12 The Nictaux Falls Dam occurrence (NFDO) hosts polymetallic veins (Co-Ni-As-Au) located in the spillway of the Nova Scotia Power Dam along the Nictaux River, Annapolis Valley, Nova Scotia. The mineralogy of the understudied polymetallic veins of the NFDO are investigated in order to describe their petrogenesis. Mineralization is restricted to fault-hosted quartz veins in the metamorphosed (greenschist facies) sedimentary rocks of the Silurian Kentville Formation, proximal to its contact with the Devonian South Mountain Batholith (SMB). Two styles of mineralization are identified: (i) laminated sulfarsenide-quartz veins, and (ii) quartz breccia veins containing sulfarsenide-mineralized wallrock clasts. The sulfarsenides are spatially associated with wallrock material (chlorite, biotite, rutile, REE-phases) and exhibit unidirectional zoning regardless of mineralization style: early euhedral arsenopyrite cores (50 to 100 µm) are overgrown by a succession of arsenopyrite to cobaltite to gersdorffite. Textural evidence suggests arsenopyrite cores are derived from the wallrock. Unidirectional zoning indicates settling of dense sulfarsenides in the fluid during mineralization. Compositional zoning could indicate the removal of Fe and Co from the mineralizing fluid through progressive sulfarsenide mineralization, or decreasing pH. Late native Au (20 wt% Ag) occurs interstitial to gersdorffite rims of the sulfarsenide accumulations. Sulfur isotope analysis of the sulfarsenides and wallrock sulfides will be conducted in order to constrain the source of S.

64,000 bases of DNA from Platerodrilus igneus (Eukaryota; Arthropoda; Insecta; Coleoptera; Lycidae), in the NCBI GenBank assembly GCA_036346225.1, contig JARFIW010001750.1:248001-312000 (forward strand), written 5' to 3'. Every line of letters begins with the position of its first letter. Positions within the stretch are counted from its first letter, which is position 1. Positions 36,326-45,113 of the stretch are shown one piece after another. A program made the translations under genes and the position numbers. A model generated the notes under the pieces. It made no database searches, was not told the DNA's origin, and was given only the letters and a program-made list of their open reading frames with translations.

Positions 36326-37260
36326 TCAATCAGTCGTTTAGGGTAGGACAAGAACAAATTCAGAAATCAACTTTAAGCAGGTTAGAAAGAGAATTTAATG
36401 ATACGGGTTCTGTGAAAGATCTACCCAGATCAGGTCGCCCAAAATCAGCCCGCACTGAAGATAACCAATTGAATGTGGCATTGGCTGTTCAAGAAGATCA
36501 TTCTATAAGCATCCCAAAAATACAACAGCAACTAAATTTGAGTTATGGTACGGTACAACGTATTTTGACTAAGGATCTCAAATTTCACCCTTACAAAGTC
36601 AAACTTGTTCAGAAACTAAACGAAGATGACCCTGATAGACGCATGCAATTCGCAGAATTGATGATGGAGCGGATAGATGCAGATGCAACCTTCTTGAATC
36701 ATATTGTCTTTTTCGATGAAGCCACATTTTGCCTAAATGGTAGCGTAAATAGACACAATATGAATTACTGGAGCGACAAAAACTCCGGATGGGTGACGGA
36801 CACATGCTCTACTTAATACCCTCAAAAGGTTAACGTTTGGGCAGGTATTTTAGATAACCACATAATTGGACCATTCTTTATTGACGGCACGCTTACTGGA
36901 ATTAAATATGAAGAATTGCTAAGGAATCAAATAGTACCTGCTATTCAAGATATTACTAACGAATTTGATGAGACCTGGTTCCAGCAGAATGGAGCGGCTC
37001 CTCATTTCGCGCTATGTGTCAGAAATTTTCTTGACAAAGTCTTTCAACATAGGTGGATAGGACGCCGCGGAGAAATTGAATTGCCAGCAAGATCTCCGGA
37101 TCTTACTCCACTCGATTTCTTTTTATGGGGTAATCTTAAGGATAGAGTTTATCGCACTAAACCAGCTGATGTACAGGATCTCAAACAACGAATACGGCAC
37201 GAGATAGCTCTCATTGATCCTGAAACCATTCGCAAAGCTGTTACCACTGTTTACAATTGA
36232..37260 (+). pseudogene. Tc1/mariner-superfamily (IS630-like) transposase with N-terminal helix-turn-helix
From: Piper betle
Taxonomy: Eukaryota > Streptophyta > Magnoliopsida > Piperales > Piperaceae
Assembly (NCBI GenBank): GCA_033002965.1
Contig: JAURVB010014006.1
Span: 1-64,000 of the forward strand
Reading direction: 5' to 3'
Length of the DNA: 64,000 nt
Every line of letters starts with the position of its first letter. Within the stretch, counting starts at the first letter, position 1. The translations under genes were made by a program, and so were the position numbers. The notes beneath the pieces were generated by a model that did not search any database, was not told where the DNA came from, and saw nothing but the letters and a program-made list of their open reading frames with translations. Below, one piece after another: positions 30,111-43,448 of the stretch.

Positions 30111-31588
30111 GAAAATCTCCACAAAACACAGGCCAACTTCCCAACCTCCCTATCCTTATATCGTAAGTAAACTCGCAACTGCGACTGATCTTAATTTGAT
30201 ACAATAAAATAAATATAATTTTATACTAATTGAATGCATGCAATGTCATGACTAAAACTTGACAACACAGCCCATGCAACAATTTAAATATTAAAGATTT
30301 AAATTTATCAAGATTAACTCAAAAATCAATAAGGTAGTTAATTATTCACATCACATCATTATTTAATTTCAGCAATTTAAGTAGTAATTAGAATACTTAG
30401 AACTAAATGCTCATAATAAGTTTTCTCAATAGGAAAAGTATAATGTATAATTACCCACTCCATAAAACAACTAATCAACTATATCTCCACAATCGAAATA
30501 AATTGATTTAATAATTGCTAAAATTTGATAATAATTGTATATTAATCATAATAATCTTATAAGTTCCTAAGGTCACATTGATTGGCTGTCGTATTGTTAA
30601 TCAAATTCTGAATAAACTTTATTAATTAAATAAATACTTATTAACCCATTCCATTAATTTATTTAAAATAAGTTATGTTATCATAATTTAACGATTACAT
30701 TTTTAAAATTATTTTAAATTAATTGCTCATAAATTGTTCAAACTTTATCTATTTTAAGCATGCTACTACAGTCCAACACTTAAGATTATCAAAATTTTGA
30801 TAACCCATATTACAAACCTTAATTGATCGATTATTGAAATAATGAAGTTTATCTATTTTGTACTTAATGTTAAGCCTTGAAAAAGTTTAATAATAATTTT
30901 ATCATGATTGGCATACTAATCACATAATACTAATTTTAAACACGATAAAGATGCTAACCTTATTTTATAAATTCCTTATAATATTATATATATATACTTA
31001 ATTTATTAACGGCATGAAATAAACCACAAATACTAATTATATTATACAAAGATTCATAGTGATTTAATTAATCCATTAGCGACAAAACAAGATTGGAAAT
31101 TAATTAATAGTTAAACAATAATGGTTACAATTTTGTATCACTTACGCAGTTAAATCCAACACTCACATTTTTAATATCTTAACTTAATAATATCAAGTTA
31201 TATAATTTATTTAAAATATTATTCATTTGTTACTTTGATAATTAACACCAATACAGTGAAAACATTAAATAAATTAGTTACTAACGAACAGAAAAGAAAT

13 Bulk rock geochemistry of the metasediment rocks and nearby gabbro and diabase show high Co and Ni (20–24 and 31–34 ppm Co and 55–71 and 21–107 ppm Ni, respectively), suggesting these rocks as potential sources of metals. In the metasedimentary rocks, the Co and Ni is primary and hosted in chlorite and sulfides; however, in the mafic rocks the metals are associated with secondary actinolite and sulfides. Mafic enrichment of metals is suspected to be attributed to the fluid derived from the dehydration of metasedimentary rocks following the emplacement of the intrusive rocks. The metasedimentary rocks are therefore the ultimate source of metals of the NFDO. Zircon geochronology of the mafic rocks will be used to understand their timing with respect to the SMB and mineralization. [Oral presentation]